This project was awarded through the “Signals in the Soil (SitS)” opportunity, a collaborative solicitation that involves the United States Department of Agriculture National Institute of Food and Agriculture (USDA NIFA) and the following United Kingdom Research and Innovation (UKRI) research councils: 1) The Natural Environment Research Council (NERC), 2) the Biotechnology and Biological Sciences Research Council (BBSRC), 3) the Engineering and Physical Sciences Research Council (EPSRC), and the Science and Technology Facilities Council (STFC).

Melting ice sheets and glaciers are exposing vast landscapes dominated by seemingly barren post-glaciation soils. These new habitats support specialized and resilient microorganisms and, after many years, even lichens and plants. However, access to and measurements of these remote sites are typically restricted to the summer and, thus, seasonal effects including prolonged cold, dark winters are under-studied. This collaborative effort between U.S. (University of Utah; University of Colorado, Boulder) and U.K. (Queen Mary University of London; British Geological Survey) researchers will measure biological, hydrologic, and chemical activity under the winter and spring snowpack in soils near a retreating glacier in Svalbard, Norway, via continuously operated sensors and repeated field measurements. This will enable scientists to understand how under-snow processes contribute to the functioning and development of these unique soil ecosystems now and into the future. Additionally, project researchers will bring interactive lessons to classrooms in underserved areas in rural Colorado and Utah, remotely reach classrooms and podcast audiences around the world, provide research training for high school students from rural Colorado, and training for two university students and three postdoctoral researchers.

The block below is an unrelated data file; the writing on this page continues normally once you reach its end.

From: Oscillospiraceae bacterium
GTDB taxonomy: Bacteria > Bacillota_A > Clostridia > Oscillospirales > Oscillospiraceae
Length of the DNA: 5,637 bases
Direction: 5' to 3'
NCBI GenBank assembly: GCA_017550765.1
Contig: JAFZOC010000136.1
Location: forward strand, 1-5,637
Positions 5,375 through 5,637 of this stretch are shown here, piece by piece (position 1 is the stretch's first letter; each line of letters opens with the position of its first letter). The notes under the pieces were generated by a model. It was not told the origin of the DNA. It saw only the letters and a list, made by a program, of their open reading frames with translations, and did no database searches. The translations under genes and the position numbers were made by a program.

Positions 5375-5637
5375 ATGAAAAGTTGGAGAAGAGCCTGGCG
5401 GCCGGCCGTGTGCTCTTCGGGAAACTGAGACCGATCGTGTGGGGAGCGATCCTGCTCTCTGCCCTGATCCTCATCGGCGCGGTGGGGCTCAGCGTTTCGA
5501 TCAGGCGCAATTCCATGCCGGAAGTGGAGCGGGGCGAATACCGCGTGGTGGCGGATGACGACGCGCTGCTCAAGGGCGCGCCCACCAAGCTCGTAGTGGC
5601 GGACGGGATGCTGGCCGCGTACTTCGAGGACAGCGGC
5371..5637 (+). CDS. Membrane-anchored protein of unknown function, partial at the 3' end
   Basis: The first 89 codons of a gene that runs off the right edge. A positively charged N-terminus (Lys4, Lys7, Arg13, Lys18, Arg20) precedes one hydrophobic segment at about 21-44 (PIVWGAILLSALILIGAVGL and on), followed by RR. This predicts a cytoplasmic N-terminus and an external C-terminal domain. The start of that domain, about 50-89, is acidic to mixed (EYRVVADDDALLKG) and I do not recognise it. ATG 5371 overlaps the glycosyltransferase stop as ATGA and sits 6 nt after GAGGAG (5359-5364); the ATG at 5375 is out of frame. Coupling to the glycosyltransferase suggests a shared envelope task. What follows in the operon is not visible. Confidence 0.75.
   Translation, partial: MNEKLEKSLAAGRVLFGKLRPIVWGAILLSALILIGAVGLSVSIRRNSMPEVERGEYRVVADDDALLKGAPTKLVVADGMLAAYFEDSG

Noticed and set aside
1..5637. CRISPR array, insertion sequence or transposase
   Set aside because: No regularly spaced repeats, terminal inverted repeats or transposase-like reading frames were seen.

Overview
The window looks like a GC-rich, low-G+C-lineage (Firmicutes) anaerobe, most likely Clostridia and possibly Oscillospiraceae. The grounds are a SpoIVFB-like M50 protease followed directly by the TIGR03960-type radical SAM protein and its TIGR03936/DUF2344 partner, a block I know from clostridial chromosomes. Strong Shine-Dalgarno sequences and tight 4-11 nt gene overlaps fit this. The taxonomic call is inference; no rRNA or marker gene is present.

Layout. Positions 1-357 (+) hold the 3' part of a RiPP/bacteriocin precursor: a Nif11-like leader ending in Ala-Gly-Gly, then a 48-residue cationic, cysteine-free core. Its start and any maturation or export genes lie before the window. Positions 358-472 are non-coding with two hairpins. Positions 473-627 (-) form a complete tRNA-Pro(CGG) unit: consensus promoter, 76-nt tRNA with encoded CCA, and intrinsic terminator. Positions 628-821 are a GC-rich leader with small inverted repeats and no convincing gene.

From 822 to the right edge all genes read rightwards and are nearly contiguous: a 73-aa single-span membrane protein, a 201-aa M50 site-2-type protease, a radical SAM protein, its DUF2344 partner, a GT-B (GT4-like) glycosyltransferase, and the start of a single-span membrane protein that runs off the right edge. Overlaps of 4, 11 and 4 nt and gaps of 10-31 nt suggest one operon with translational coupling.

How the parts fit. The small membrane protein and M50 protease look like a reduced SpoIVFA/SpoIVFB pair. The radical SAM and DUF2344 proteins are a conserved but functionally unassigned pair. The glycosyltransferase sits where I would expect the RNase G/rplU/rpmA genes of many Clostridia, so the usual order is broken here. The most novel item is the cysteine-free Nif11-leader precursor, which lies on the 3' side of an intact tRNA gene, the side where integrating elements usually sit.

The spatial extent of Arctic soils is rapidly expanding due to glacier retreat. These soils are of ever-increasing importance as a climate mediator and provider of ecosystem services and are also experiencing the effects of the polar amplification of climate change. Despite previous efforts to trace the development of soils following glacier retreat, it remains unknown to what extent seasonal processes affect their evolution on annual to multi-decadal timescales. Due to the inaccessibility of most Arctic regions outside of a brief summer period, the seasonal dynamics of pioneer Arctic soil systems are largely unexplored. To resolve these challenges, the project’s goal is to achieve continuous year-round monitoring of dynamic processes across an age gradient of Arctic soils using a network of buried geophysical sensors in a High-Arctic glacier forefield. This effort will be coupled with repeated field monitoring of soil biogeochemical processes via state-of-the-art molecular techniques, and development of a microbially-explicit biological-geophysical model to describe soil evolution. Using a space-for-time chronosequence approach that for the first time captures intra-annual (i.e. seasonal) variability, this project aims to improve understanding of how seasonal processes contribute to long-term development of Arctic soils. This cross-disciplinary collaboration among researchers with expertise in geophysics, engineering, microbial ecology, biogeochemistry, and Earth system modelling, will permit mechanistic inference and projections, and transform the capacity to conduct year-round research in remote and complex environments. Data and model code will be shared via web-based archives, enabling a new generation of soil models. Findings will be disseminated to the scientific community through publications and conferences, and communicated more broadly through public engagement.

This award reflects NSF’s statutory mission and has been deemed worthy of support through evaluation using the Foundation’s intellectual merit and broader impacts review criteria.